Council hoping to alleviate some backcountry pressure
By Aimee Eaton
The town of Mt. Crested Butte will open its property at the North Village to tent-only camping from June 30 to July 10 as an experiment to help take some pressure off overcrowding in nearby drainages. There is an established campground at the property, which is located across from the Goldlink subdivision and south of the stables.
“We’ve been allowing camping intermittently there for quite a few years, since 2011,” said Joe Fitzpatrick, town manager for Mt. Crested Butte. “It’s a 17-acre parcel that the town of Mt. Crested Butte owns.”
There are 26 formal tent sites at the campground, along with potable water, port-a-potties, a Dumpster, and one group fire ring, which may not be open if a fire restriction is put into place. Camping will be free, but all campers are expected to follow posted rules and to be respectful of the site and their neighbors.
“The town talked about doing this last year, and the campground was open to two groups during the summer,” said Fitzpatrick. “This year we decided to try it. It’s an experiment. We all know what could go wrong, but I’m choosing to have faith in people and to hope it succeeds.”
Impetus for opening the campground came from town council members wanting to help alleviate some of the pressure on the nearby backcountry during the often-crowded weeks around the Fourth of July.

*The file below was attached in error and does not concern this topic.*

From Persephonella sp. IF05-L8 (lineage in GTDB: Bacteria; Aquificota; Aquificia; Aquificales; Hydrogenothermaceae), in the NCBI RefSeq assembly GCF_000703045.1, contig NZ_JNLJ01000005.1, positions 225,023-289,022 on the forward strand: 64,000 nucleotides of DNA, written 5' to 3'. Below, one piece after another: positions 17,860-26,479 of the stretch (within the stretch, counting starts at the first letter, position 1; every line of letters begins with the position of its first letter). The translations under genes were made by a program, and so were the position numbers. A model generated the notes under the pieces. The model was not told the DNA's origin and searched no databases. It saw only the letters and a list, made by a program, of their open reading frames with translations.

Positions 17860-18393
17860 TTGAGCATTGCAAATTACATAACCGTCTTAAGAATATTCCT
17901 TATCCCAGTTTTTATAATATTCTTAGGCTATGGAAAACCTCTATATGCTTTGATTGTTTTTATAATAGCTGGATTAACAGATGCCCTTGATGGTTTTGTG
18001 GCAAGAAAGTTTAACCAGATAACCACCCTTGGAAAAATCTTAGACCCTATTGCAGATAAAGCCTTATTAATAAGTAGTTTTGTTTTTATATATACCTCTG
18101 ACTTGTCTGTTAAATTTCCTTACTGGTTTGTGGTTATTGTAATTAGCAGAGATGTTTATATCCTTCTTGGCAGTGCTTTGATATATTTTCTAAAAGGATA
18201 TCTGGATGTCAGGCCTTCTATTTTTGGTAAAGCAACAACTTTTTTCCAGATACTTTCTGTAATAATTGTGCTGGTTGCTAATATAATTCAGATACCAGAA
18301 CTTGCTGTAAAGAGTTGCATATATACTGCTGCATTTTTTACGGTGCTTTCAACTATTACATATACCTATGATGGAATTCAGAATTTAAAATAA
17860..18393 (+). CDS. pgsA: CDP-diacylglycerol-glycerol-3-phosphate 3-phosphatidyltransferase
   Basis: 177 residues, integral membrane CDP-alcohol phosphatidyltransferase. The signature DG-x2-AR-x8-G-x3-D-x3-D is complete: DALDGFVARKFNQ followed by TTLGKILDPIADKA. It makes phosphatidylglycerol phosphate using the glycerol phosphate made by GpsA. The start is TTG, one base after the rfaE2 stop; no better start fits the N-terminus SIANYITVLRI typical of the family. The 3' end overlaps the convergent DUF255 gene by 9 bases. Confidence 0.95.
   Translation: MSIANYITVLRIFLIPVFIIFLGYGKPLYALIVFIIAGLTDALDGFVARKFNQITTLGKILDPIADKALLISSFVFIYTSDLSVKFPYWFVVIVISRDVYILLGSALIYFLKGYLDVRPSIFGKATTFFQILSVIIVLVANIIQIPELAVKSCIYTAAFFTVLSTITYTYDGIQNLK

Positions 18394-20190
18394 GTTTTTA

The U.S. Forest Service has clamped down on parking and camping in the nearby Gothic drainage because of negative backcountry management issues in recent summers. Other area drainages are also seeing a decline in disbursed camping opportunities but this is focused on primarily alleviating pressure around Gothic.
“We get a lot of calls to the town asking about camping; we have the sites there and with the limited access going up toward Gothic this seemed like a time to try it out,” said Fitzpatrick. “We think it might fill up, but it’s hard to tell.”
Mayor Todd Barnes said it could be a great opportunity. “For the time being it is an experiment to help open up the surrounding watersheds,” he said. “We want to provide a service but we want it to be a mellow family-friendly tent campground and not a wild party campground. The police will be monitoring the area since it is right next to the station. There’s no limit and no fee so people should treat it with respect. We will see how it goes before deciding whether to keep it open beyond mid-July.”
Camping will be on a first-come, first-served basis, and campers are not limited in the number of nights they can stay but no overnight RV parking will be allowed in the nearby parking lot.